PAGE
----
I was listening to NPR last night and came across an interesting story entitled “Americans Flunk Self-Assessment.” I’m not in the mood to type numbers and slashes this morning, so I’ll paste the link from Google in case you want to hear it: NPR : Americans Flunk Self-Assessment. Here is the summary of the story:
“Research has shown that Americans are bad at assessing their performance and skills. Apparently, part of our national character — optimism — keeps us from interpreting feedback accurately. And our overconfidence results in errors that are sometimes critical.”
Essentially, the story critiqued the West’s obsession with self-esteem. We feel that we are good at something, with the result is that we may not be as careful in doing the task or open to further learning. Our overconfidence is our weakness. The story also compared the West with Japan on self-esteem. According to a study, people in Japan are less likely than Westerners to say that they are good at something, but they often do better than Westerners despite their lower self-esteem. For example, when given a puzzle, Westerners tend to give up if they cannot figure out how to do it. “This just isn’t my talent,” they think. But the Japanese are willing to keep trying and to learn from their mistakes, until they finally finish the puzzle. They are more open to learning the task, without allowing ego to get in the way. And they are eager to improve.
The story has a point. There is so much emphasis on self-esteem in American culture. When teaching kids math, why should teachers have to continually tell them that they are good at the subject? Why not just teach them math? The focus should be the subject, not how good a person is. If we want to bring self-esteem into the discussion, then we should encourage
the kids that they are able to learn the subject, meaning that they are not stupid. But we should not tell them that they have already arrived. Everyone has room for improvement.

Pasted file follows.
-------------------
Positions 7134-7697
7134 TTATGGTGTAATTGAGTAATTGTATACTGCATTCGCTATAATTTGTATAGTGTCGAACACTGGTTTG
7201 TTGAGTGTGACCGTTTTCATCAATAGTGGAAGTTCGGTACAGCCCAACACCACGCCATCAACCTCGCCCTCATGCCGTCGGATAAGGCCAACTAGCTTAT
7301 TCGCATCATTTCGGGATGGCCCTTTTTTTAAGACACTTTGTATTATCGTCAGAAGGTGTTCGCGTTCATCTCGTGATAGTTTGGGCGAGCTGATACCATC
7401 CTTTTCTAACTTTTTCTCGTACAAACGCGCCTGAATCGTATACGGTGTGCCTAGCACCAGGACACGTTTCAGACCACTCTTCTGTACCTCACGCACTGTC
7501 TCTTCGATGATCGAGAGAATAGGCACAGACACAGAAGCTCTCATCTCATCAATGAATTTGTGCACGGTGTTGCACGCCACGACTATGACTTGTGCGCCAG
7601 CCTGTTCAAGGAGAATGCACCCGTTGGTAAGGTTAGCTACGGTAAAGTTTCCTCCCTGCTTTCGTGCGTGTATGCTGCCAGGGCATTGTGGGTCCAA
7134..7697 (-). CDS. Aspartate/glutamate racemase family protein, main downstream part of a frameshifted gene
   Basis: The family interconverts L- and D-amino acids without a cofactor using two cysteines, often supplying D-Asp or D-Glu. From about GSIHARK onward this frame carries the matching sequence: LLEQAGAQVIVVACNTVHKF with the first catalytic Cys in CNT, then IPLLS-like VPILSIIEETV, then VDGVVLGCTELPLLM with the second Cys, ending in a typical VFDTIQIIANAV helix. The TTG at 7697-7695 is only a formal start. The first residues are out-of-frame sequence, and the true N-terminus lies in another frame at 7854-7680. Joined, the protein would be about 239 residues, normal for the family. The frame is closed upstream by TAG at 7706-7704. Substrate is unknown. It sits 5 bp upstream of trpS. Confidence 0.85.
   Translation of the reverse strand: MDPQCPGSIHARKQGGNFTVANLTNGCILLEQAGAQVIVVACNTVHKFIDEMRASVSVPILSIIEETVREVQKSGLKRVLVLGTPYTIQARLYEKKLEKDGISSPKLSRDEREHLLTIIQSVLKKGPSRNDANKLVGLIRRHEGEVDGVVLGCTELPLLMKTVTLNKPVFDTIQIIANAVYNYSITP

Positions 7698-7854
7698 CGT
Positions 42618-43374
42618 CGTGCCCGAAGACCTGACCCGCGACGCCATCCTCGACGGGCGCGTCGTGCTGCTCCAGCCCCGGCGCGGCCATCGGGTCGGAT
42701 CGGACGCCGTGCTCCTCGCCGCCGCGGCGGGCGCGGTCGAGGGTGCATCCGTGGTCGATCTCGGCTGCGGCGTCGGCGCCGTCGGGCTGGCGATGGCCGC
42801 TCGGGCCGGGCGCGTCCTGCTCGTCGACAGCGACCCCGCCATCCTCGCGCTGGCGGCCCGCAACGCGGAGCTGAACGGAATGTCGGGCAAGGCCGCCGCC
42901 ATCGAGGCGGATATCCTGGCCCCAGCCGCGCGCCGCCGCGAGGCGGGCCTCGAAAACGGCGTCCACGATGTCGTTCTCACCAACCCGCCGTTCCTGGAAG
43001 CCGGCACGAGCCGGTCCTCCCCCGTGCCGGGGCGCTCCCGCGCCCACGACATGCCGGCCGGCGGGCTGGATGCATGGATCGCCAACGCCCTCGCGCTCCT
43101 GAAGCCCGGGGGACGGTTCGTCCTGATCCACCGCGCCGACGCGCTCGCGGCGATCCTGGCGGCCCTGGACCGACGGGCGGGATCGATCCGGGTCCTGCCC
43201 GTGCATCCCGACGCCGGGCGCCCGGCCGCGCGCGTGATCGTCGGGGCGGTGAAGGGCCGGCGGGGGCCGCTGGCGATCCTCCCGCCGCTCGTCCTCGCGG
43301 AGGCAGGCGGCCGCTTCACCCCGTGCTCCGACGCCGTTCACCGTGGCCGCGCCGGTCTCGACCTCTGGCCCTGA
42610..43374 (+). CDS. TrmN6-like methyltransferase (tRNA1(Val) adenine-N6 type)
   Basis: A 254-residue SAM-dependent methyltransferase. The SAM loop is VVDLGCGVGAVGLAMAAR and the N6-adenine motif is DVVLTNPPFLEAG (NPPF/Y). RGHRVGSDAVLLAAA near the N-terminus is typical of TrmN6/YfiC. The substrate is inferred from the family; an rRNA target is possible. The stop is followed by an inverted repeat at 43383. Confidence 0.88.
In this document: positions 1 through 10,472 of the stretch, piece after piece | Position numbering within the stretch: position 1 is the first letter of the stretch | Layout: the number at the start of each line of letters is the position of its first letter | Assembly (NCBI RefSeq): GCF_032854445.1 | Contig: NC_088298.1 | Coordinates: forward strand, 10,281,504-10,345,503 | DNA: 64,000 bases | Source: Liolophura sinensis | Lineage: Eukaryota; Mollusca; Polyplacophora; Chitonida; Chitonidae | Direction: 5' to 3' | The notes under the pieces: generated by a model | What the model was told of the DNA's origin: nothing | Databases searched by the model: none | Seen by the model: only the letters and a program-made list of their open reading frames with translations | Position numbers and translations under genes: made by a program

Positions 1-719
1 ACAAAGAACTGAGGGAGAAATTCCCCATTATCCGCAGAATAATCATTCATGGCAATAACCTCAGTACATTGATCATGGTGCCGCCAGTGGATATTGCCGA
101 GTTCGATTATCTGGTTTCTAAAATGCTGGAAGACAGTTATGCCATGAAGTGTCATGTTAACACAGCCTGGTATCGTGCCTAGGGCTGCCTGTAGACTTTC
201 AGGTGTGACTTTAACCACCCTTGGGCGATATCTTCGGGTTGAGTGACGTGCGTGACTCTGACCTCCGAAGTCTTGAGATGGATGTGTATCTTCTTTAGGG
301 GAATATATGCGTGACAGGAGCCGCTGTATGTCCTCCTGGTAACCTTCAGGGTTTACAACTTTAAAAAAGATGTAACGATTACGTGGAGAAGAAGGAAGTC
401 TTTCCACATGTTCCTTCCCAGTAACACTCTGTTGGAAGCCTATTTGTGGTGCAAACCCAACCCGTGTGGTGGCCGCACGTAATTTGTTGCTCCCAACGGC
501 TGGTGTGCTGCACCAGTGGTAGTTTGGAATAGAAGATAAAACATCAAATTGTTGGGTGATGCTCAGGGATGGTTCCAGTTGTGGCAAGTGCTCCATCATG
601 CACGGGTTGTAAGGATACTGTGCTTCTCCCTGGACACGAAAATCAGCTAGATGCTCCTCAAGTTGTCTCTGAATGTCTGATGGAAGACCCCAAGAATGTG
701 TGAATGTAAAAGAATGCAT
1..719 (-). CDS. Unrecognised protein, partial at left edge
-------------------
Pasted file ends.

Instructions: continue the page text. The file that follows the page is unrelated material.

One problem I have with the article, however, is that different people have different talents. If my talent is art rather than doing puzzles, then why should I spend all my time trying to learn puzzles (unless my art is not selling and I need a puzzle job on the side)? And my concern is biblical. In Romans 12:6-8 and I Corinthians 12:29-30, Paul points out that not everyone has the same gift but should serve the body in his or her unique way. So there is little reason for me to practice singing if I have no interest or talent in that area. I should try to enhance the talents that I do have. And, of course, even people with a talent should be open to improvement rather than idolize themselves.
I’m thinking about this issue in terms of my writing. First, there is the subtopic of writing and self-esteem. I consider myself a fairly decent writer. Writing is one of my few talents. A lot of people have told me that I am good at it, but every now and then there is someone who tells me that I am not so good. And my reaction is often defensive. I feel like I need to be a good writer to justify my existence on this earth. After all, if I cannot make a contribution to this world, then what is the point of being on it? Whenever I feel this way, I need to remind myself that my value as a person does not depend on my talents or lack thereof. I am a child of God. He made me, so my existence is not superfluous or unnecessary. So there is a place for self-esteem, but it should not be based on what one can do.
Second, there is the subtopic of self-improvement. A professor once told my class that people should never fall in love with their own writing. They should be open to improvement. And, indeed, I should listen to suggestions that people make. My problem is that people may try to make me into something I’m not. I want to write well, but I have to write as I write. Trying to force me into another mold of writing is like making me write with my left hand (I’m right-handed). So I want to improve, but I want to become a better me.